From 1967 he held the Nato posts of Commander-in-Chief, Western Fleet, C-in-C Eastern Atlantic, and C-in-C Channel, becoming Admiral in 1968. After his retirement in 1970 he held the honorary positions of Rear- and then Vice-Admiral of the United Kingdom and Lieutenant of the Admiralty. He was also a director of the hospitals development company Gordon A Friesen International in Washington from 1970-73, and served from 1974-76 on East Hampshire District Council.

Anne Keleny

John Fitzroy Duyland Bush, naval officer: born Beach, Gloucestershire 1 November 1914; DSC 1941 and Bars 1941, 1944; CB 1963, KCB 1965, GCB 1970; married 1938, Ruth Kennedy Horsey (died 2013; two daughters, three sons); died East Tisted, Hampshire 10 May 2013.

Life and Style
A teenager boy wakes up.
life
Arts and Entertainment
Critics say Kipling showed loathing for India's primitive villagers in The Jungle Book
filmChristopher Walken, Bill Murray, Scarlett Johanssen Idris Elba, Andy Serkis, Benedict Cumberbatch, Cate Blanchett and Christian Bale
Life and Style
food + drink
Life and Style
Playing to win: for Tanith Carey, pictured with Lily, right, and Clio, even simple games had to have an educational purpose
lifeTanith Carey explains what made her take her foot off the gas
PROMOTED VIDEO
Have you tried new the Independent Digital Edition apps?
News
ebooksAn unforgettable anthology of contemporary reportage
Life and Style
tech
Arts and Entertainment
A still from Duncan Campbell's hour-long film 'It for Others'
Turner Prize 2014
News
i100
Arts and Entertainment
Tony Hadley in a scene from ‘Soul Boys Of The Western World’
musicSpandau Ballet are back together - on stage and screen
Arts and Entertainment
From left to right: Ed Stoppard as Brian Epstein, Sheridan Smith as Cilla Black and Elliott Cowan as George Martin in 'Cilla'
tvCilla review: A poignant ending to mini-series
News
i100
Life and Style
Bearing up: Sebastian Flyte with his teddy Aloysius in Brideshead Revisited
lifePhilippa Perry explains why a third of students take a bear to uni
Arts and Entertainment
Sir Alan Sugar appearing in a shot from Apprentice which was used in a Cassette Boy mashup
artsA judge will rule if pieces are funny enough to be classed as parodies
Latest stories from i100
Have you tried new the Independent Digital Edition apps?
Independent Dating
and  

By clicking 'Search' you
are agreeing to our
Terms of Use.

iJobs Job Widget
iJobs General

Trust Accountant - Kent

NEGOTIABLE: Austen Lloyd: TRUST ACCOUNTANT - KENTIf you are a Chartered Accou...

Geography Teacher

£85 - £120 per day: Randstad Education Cheshire: randstad education are curre...

Teaching Assistant

Negotiable: Randstad Education Group: You must:- Speak English as a first lang...

SEN Teaching Assistant

£17000 - £18000 per annum: Randstad Education Group: If you are a committed Te...

Day In a Page

Isis is an hour from Baghdad, the Iraq army has little chance against it, and air strikes won't help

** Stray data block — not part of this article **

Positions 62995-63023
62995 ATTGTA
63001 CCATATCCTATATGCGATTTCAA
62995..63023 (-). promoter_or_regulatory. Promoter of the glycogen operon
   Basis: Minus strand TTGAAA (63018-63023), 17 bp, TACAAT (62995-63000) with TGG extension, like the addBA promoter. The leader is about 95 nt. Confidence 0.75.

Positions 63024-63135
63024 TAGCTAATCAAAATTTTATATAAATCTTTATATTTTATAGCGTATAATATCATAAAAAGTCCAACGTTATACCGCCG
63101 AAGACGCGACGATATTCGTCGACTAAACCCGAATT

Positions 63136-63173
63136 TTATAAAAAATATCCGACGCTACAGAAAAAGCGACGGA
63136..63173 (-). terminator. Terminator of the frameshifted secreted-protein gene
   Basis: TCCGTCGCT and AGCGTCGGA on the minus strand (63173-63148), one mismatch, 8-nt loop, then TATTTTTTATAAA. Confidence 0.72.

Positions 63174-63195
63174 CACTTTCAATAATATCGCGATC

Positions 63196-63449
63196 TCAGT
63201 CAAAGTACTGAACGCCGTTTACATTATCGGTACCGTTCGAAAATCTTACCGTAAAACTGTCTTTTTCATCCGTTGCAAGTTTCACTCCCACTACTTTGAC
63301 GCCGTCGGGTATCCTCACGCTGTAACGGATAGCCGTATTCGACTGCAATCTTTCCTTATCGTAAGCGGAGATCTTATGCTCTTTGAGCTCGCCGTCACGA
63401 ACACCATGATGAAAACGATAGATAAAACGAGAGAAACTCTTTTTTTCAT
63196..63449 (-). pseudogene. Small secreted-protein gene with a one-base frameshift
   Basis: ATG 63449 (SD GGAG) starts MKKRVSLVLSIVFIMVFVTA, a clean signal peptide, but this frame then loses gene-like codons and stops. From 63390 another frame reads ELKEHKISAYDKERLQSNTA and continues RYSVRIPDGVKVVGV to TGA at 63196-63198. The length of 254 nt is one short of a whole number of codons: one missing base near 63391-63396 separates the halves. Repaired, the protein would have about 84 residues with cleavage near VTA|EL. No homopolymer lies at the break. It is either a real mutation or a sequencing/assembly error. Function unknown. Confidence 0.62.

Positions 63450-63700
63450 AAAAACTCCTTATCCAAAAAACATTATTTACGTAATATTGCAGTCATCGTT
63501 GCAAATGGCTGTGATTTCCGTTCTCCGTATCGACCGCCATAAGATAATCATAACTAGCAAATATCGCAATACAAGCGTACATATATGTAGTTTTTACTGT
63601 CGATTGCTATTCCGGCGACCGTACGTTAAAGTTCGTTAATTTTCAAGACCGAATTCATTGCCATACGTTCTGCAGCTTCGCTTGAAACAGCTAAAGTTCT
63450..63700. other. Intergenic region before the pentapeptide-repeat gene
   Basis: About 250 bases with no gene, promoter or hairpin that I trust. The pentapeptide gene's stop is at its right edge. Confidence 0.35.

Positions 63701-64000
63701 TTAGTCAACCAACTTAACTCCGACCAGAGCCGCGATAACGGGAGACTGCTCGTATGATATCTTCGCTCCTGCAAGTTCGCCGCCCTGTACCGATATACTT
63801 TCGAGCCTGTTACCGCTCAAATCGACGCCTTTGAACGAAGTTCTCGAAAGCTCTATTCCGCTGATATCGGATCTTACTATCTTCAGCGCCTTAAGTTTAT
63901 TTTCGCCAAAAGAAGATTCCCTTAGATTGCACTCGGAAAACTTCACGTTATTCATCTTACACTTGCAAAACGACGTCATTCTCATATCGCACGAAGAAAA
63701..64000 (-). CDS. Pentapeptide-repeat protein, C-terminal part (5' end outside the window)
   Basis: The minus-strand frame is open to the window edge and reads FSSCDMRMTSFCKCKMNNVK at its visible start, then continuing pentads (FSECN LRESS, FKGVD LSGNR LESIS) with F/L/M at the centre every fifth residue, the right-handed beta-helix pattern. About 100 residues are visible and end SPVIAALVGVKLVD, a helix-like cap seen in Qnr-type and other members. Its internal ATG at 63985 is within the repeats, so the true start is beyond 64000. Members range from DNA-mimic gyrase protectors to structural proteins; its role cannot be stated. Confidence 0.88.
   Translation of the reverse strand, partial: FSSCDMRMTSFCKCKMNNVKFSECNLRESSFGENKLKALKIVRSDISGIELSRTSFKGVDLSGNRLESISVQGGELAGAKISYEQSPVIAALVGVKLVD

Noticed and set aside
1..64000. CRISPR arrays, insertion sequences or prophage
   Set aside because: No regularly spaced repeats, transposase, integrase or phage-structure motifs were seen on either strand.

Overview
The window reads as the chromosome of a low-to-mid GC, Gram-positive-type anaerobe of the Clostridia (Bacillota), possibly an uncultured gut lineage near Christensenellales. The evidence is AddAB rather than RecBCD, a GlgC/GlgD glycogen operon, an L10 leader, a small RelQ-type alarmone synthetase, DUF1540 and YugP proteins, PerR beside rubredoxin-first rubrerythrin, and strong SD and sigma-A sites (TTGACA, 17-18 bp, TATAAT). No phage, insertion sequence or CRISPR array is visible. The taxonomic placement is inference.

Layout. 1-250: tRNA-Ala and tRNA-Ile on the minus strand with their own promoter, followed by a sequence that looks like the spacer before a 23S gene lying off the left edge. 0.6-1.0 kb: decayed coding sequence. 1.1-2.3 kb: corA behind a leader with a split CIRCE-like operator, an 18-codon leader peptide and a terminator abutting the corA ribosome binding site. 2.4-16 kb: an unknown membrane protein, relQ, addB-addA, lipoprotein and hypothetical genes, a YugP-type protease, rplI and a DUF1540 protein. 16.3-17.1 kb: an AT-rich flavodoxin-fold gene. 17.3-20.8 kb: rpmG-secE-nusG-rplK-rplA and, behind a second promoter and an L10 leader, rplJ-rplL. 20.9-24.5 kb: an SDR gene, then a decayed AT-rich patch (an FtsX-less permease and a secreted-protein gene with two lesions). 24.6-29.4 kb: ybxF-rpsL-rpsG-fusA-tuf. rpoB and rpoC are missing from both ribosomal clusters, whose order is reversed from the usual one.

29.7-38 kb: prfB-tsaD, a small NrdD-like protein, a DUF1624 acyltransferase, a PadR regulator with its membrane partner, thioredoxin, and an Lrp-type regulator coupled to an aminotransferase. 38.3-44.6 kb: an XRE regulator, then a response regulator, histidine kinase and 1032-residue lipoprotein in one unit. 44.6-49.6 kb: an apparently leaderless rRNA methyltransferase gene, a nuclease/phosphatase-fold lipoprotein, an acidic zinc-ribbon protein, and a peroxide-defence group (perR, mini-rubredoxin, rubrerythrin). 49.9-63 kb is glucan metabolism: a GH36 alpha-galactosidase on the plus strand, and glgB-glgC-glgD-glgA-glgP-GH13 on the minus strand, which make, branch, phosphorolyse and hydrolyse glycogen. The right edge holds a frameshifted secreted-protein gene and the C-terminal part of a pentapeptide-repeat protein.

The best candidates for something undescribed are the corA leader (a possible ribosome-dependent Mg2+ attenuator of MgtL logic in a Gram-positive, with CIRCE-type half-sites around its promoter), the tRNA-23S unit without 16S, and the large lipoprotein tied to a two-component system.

Isis an hour away from Baghdad -

and with no sign of Iraq army being able to make a successful counter-attack
Turner Prize 2014 is frustratingly timid

Turner Prize 2014 is frustratingly timid

The exhibition nods to rich and potentially brilliant ideas, but steps back
Last chance to see: Half the world’s animals have disappeared over the last 40 years

Last chance to see...

The Earth’s animal wildlife population has halved in 40 years
So here's why teenagers are always grumpy - and it's not what you think

Truth behind teens' grumpiness

Early school hours mess with their biological clocks
Why can no one stop hackers putting celebrities' private photos online?

Hacked photos: the third wave

Why can no one stop hackers putting celebrities' private photos online?
Royal Ballet star dubbed 'Charlize Theron in pointe shoes' takes on Manon

Homegrown ballerina is on the rise

Royal Ballet star Melissa Hamilton is about to tackle the role of Manon
Education, eduction, education? Our growing fascination with what really goes on in school

Education, education, education

TV documentaries filmed in classrooms are now a genre in their own right
It’s reasonable to negotiate with the likes of Isis, so why don’t we do it and save lives?

It’s perfectly reasonable to negotiate with villains like Isis

So why don’t we do it and save some lives?
This man just ran a marathon in under 2 hours 3 minutes. Is a 2-hour race in sight?

Is a sub-2-hour race now within sight?

Dennis Kimetto breaks marathon record
We shall not be moved, say Stratford's single parents fighting eviction

Inside the E15 'occupation'

We shall not be moved, say Stratford single parents
Air strikes alone will fail to stop Isis

Air strikes alone will fail to stop Isis

Talks between all touched by the crisis in Syria and Iraq can achieve as much as the Tornadoes, says Patrick Cockburn
Nadhim Zahawi: From a refugee on welfare to the heart of No 10

Nadhim Zahawi: From a refugee on welfare to the heart of No 10

The Tory MP speaks for the first time about the devastating effect of his father's bankruptcy
Witches: A history of misogyny

Witches: A history of misogyny

The sexist abuse that haunts modern life is nothing new: women have been 'trolled' in art for 500 years
Shona Rhimes interview: Meet the most powerful woman in US television

Meet the most powerful woman in US television

Writer and producer of shows like Grey's Anatomy, Shonda Rhimes now has her own evening of primetime TV – but she’s taking it in her stride
'Before They Pass Away': Endangered communities photographed 'like Kate Moss'

Endangered communities photographed 'like Kate Moss'

Jimmy Nelson travelled the world to photograph 35 threatened tribes in an unashamedly glamorous style